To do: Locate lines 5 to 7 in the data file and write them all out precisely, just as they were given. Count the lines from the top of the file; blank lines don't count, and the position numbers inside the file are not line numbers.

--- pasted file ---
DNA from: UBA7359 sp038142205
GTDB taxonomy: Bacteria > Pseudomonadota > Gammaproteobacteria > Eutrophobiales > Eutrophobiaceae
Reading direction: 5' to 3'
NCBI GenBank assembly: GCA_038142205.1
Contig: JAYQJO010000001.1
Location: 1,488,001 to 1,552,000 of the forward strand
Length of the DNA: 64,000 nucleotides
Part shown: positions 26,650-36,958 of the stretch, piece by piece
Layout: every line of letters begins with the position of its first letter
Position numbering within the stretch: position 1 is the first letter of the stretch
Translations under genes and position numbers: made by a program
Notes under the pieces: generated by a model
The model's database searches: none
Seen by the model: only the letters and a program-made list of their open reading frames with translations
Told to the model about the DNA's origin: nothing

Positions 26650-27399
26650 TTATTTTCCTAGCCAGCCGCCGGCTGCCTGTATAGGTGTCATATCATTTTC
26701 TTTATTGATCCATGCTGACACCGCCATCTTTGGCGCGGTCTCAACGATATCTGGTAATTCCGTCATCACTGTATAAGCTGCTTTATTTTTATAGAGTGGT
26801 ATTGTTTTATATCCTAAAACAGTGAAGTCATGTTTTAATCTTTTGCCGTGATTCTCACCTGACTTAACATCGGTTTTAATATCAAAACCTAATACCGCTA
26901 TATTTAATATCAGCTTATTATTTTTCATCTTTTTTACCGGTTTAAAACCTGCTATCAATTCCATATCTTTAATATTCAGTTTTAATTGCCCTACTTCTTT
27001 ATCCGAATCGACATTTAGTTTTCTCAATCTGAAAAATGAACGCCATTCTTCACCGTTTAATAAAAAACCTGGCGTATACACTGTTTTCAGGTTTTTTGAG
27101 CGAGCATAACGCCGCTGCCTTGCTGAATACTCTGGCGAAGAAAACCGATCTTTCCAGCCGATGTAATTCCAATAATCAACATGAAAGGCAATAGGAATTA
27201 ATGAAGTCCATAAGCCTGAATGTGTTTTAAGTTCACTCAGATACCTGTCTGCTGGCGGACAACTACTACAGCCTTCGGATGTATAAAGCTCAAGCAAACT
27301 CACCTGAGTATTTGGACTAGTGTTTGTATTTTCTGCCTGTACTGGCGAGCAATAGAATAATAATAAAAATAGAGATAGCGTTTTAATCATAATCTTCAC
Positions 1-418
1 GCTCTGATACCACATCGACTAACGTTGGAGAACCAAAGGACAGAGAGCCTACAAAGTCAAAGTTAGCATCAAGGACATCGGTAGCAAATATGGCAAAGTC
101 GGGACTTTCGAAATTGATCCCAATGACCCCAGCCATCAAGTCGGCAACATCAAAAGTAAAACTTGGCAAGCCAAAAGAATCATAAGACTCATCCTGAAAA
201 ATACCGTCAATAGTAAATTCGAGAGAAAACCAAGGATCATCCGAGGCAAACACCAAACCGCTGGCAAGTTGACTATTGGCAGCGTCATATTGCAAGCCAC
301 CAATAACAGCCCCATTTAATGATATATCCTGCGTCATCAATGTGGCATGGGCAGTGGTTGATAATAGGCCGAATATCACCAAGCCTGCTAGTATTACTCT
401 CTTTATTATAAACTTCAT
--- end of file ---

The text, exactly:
Contig: JAYQJO010000001.1
Location: 1,488,001 to 1,552,000 of the forward strand
Length of the DNA: 64,000 nucleotides